and a bewitched fan
of Great Shame, But No Surprise
July 11: What happened to Ahmed Faraz is a matter of great shame
but it should not have surprised us because from the day Pakistan
was born to the present era of “enlightened moderation”
(Thank you Dr Kissinger), that is exactly the sort of thing that
has been happening to our best and the brightest.
and artists, except those who sell their soul to the devil that
every ruling order in Pakistan is, have always been suspect in
our country. The oligarchy that has wielded power from the beginning,
sometimes in civvies, at other times in bemedalled uniforms, has
disliked both ideas and intellectuals.
ruling class has an intrinsic, if not genetic, dislike, indeed
ill-hidden contempt, for writers, poets and journalists. In its
book, they are lowest of the low. Some members of this so-called
elite may pretend to have a literary taste but it is utterly insincere
as it has little use either for poetry or for art or for serious
never fails to amuse me that the very people who would sway their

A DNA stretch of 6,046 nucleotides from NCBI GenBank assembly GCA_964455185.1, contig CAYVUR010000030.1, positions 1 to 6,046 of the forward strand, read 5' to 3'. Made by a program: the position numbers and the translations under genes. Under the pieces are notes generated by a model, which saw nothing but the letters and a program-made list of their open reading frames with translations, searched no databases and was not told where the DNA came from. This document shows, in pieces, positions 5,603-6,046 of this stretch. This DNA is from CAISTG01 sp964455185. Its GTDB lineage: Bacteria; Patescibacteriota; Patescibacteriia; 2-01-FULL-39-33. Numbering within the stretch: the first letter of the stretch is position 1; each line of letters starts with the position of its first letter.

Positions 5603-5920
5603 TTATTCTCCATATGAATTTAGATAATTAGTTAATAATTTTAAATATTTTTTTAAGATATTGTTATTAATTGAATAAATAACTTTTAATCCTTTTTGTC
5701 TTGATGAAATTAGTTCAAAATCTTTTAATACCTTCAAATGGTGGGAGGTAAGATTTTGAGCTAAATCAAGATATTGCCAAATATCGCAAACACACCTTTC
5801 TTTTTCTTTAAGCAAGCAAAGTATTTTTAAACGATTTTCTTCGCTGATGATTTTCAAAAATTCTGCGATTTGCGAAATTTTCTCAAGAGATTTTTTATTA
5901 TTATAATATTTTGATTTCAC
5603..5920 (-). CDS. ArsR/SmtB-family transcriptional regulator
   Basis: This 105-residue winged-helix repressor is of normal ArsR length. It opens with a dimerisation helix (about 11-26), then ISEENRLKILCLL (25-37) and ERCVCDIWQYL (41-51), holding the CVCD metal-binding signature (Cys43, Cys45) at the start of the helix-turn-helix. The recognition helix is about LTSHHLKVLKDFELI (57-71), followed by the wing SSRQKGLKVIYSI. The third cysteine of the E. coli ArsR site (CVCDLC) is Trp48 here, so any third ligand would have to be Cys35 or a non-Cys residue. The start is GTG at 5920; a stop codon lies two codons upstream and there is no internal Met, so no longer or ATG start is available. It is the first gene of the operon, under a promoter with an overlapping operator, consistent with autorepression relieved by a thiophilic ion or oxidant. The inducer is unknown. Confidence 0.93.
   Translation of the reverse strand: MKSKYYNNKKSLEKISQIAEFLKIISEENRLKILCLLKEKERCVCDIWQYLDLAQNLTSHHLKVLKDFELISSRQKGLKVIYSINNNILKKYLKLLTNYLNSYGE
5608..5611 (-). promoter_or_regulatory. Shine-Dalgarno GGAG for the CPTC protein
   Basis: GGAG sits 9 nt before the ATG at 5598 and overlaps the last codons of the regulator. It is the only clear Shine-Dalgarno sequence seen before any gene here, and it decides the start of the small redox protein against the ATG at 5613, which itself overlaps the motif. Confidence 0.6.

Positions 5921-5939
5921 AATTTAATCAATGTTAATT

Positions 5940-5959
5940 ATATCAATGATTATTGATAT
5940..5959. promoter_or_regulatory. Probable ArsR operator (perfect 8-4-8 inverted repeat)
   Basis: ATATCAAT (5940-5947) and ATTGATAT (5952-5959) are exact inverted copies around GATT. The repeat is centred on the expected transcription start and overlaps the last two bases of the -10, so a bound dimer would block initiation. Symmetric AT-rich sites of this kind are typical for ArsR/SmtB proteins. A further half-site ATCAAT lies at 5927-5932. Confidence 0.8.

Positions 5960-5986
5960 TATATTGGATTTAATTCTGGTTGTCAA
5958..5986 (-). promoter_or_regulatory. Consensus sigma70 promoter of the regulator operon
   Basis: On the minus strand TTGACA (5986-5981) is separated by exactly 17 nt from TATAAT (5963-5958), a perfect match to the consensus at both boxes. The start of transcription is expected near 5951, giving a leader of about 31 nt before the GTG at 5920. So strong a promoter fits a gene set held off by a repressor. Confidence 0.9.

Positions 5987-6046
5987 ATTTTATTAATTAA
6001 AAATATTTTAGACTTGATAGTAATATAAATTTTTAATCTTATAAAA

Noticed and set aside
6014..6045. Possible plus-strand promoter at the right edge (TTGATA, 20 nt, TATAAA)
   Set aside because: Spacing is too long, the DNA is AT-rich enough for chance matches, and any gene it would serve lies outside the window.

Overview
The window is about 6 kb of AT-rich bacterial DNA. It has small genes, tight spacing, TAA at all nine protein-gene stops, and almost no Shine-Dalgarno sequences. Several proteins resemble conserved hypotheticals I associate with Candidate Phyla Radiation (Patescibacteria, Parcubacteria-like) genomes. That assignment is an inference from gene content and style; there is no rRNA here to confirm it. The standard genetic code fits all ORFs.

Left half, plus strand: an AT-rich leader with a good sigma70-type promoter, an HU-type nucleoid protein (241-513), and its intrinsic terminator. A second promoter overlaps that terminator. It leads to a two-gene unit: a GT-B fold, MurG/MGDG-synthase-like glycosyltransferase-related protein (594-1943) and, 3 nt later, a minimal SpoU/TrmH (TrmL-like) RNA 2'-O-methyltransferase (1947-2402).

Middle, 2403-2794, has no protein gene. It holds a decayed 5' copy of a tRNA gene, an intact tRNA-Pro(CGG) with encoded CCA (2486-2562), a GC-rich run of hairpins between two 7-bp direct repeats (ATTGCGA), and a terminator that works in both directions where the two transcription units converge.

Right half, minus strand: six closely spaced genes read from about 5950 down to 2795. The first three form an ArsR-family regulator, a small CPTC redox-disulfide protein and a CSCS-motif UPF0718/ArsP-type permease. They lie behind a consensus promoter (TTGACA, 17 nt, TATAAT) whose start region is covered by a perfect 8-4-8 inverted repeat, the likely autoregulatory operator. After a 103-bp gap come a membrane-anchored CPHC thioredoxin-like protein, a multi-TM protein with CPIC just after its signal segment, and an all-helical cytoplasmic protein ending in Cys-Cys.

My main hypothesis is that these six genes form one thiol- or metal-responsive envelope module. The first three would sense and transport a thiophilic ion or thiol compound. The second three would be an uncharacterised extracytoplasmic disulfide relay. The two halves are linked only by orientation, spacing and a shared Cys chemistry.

heads as if they had been transported to another world when Iqbal
Bano sings Faiz’s stirring lines about how the mighty will
one day fall (Hum dekhain ge/Woh din ke jiska vahda hai)
were the very tyrants whose fall Faiz had so confidently predicted.
first victims of official wrath just weeks after Pakistan’s
birth were members of the Progressive Writers Movement. In the
Government’s eyes, the final seal on their treachery was
set when a large delegation from the Soviet Union came to Lahore
to attend the first major writers’ conference. Anyone and
everyone who was involved with that conference, whether he was
a communist, a fellow traveler or a mere attendee, was now seen
as a “security risk.” His mail was opened, his movements
were tailed by plainclothesmen, he was blacklisted for employment
under Government and every now and then, when the usual suspects
had to be picked up and put into jail, he was picked up and put
were even blacklisted from appearing on the radio or freelancing
for any official agency. The old colonial assumption that the
greatest danger to India came from the Soviet Union became the